• Series

    EPA In The Trump Era: Making Sense Of Waters Of The US

    Larry Jensen

    In one of his first official acts, President Donald Trump ordered the U.S. Environmental Protection Agency to rescind and replace the Obama administration's Clean Water Rule. Regardless of the outcome of Trump’s effort, the controversy over the meaning of the phrase “waters of the United States” is likely to continue for many years, says Larry Jensen, former EPA general counsel and shareholder at Brownstein Hyatt Farber Schreck LLP.

  • How Emerging Sources Of ESI Will Impact Discovery

    Charles McGee

    Late last year, the Sedona Conference released the third edition of its principles addressing electronic document production, updated to account for innovations like Snapchat and Twitter. It may be necessary for these principles to be updated more often in order to keep pace with technology, says Charles McGee III of Murphy & McGonigle PC.

  • Put The Brakes On Acceleration Bay Litigation Funder Ruling

    David Gallagher

    Last week, the District of Delaware raised eyebrows by ruling that documents provided to a litigation funder and its counsel in connection with their due diligence are categorically not attorney work product. Acceleration Bay v. Activision Blizzard seems to be a case of bad facts making bad law, says David Gallagher, investment manager and legal counsel for Bentham IMF.

  • Considerations For Attorneys Using Artificial Intelligence

    Ben Allgrove

    Artificial intelligence tools can empower attorneys to work more efficiently, deepen and broaden their areas of expertise, and provide increased value to clients, which in turn can improve legal transparency, dispute resolution and access to justice. But there are some common pitfalls already apparent in the legal industry, say Ben Allgrove and Yoon Chae of Baker McKenzie.

  • Upper Skagit To Set The Bar For Tribal Sovereign Immunity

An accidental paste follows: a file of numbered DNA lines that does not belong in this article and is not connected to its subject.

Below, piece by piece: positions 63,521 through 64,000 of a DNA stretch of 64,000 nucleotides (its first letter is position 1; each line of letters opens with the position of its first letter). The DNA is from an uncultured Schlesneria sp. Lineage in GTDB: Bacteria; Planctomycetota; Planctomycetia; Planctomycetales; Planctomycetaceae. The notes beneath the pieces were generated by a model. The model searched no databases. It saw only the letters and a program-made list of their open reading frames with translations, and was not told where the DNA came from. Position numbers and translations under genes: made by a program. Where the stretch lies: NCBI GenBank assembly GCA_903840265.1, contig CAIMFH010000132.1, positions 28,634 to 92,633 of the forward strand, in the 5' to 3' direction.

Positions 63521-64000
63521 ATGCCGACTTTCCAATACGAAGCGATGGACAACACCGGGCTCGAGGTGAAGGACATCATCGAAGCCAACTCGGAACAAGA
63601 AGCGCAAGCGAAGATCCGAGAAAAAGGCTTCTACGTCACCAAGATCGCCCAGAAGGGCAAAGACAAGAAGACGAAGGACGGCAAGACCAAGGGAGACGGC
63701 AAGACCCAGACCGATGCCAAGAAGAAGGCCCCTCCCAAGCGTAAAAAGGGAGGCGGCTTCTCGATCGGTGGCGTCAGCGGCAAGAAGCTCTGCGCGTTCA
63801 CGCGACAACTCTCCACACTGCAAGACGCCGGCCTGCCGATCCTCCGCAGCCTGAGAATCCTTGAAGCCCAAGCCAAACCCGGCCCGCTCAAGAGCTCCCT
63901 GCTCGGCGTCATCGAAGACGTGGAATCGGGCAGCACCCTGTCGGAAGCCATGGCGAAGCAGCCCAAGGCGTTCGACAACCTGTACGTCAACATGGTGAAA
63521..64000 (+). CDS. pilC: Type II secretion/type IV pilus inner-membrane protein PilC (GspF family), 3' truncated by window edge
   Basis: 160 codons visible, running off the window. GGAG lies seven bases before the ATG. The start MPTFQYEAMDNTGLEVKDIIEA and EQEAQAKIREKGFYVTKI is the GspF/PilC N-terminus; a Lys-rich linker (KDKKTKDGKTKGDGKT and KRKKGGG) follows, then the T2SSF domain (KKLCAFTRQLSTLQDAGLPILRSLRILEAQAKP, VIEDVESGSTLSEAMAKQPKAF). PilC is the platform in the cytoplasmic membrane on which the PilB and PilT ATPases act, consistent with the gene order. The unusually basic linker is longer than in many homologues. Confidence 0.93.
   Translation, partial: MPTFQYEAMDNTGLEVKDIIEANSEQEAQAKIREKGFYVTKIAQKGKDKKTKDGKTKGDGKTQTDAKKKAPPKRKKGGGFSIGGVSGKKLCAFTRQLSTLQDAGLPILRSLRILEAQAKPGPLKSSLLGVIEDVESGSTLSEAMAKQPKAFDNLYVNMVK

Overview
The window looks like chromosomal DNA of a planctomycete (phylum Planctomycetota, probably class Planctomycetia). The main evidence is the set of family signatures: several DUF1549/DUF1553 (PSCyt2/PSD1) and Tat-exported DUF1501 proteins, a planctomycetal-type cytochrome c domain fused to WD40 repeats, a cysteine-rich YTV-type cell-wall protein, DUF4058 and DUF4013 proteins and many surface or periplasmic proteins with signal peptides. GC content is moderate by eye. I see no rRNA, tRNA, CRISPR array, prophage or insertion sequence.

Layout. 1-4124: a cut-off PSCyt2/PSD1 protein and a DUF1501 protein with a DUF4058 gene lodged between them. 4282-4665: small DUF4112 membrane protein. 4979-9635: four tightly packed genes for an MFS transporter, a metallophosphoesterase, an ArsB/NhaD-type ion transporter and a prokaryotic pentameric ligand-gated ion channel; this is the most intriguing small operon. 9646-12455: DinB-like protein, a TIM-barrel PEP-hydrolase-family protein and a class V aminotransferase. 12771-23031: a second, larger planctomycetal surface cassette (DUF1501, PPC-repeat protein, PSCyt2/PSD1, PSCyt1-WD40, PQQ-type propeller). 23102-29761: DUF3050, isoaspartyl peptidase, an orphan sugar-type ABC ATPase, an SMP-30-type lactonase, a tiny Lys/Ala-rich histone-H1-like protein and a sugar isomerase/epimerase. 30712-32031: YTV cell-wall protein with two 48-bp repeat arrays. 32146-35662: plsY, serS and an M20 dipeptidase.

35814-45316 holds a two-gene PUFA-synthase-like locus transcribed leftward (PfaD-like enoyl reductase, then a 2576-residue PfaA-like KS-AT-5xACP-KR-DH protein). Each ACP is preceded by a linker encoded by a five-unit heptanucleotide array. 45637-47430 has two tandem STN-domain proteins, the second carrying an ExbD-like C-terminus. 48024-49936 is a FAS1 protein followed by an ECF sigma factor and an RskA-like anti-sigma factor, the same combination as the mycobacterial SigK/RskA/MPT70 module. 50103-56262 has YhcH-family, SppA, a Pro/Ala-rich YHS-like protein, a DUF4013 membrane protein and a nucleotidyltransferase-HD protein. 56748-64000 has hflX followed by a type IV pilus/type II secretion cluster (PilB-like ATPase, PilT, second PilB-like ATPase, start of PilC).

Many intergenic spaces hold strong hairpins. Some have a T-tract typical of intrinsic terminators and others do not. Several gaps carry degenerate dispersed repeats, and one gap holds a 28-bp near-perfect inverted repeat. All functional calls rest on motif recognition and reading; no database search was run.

Carson Cooper

    In Upper Skagit v. Lundgren, the outer limits of tribal sovereign immunity will likely depend on the swing votes of Chief Justice John Roberts and Justice Anthony Kennedy. The U.S. Supreme Court is likely to uphold Upper Skagit's immunity, but the downside risk of the case is substantial, says Carson Cooper of Lippes Matthias Wexler Friedman LLP.

  • Series

    Judging A Book: Duncan Reviews 'Justice And Empathy'

    Judge Allyson Duncan

    In "Justice and Empathy: Toward a Constitutional Ideal," the late Yale Law School professor Robert Burt makes a compelling case for the undeniable role of the courts in protecting the vulnerable and oppressed​. But the question of how the judiciary might conform to Burt’s expectations raises practical problems​, says U.S. Circuit Judge Allyson Duncan of the Fourth Circuit. ​

  • The Art Of The Litigation Funding Deal

    Julia Gewolb

    As litigation funding becomes more widespread, greater complexity and variability in funding deals are to be expected. All claimants should consider certain key questions on the economics of single-case funding when considering or comparing funding terms, says Julia Gewolb of Bentham IMF.

  • Smart Contracts Need Smart Corporate Lawyers

    Matthew O’Toole

    Given the operational and security risks involved, and the substantial digital asset values transacted, the rise of distributed ledger technology and smart contracts will create new opportunities and responsibilities for transactional lawyers, say attorneys with Potter Anderson Corroon LLP.

  • How To Fix Your Broken Client Teams

    Mike O'Horo

    Law firms claim they create client teams to improve service. Clients aren’t fooled, describing these initiatives as “thinly veiled sales campaigns.” Until firms and client teams begin to apply a number of principles consistently, they will continue to fail and further erode clients’ trust, says legal industry coach Mike O’Horo.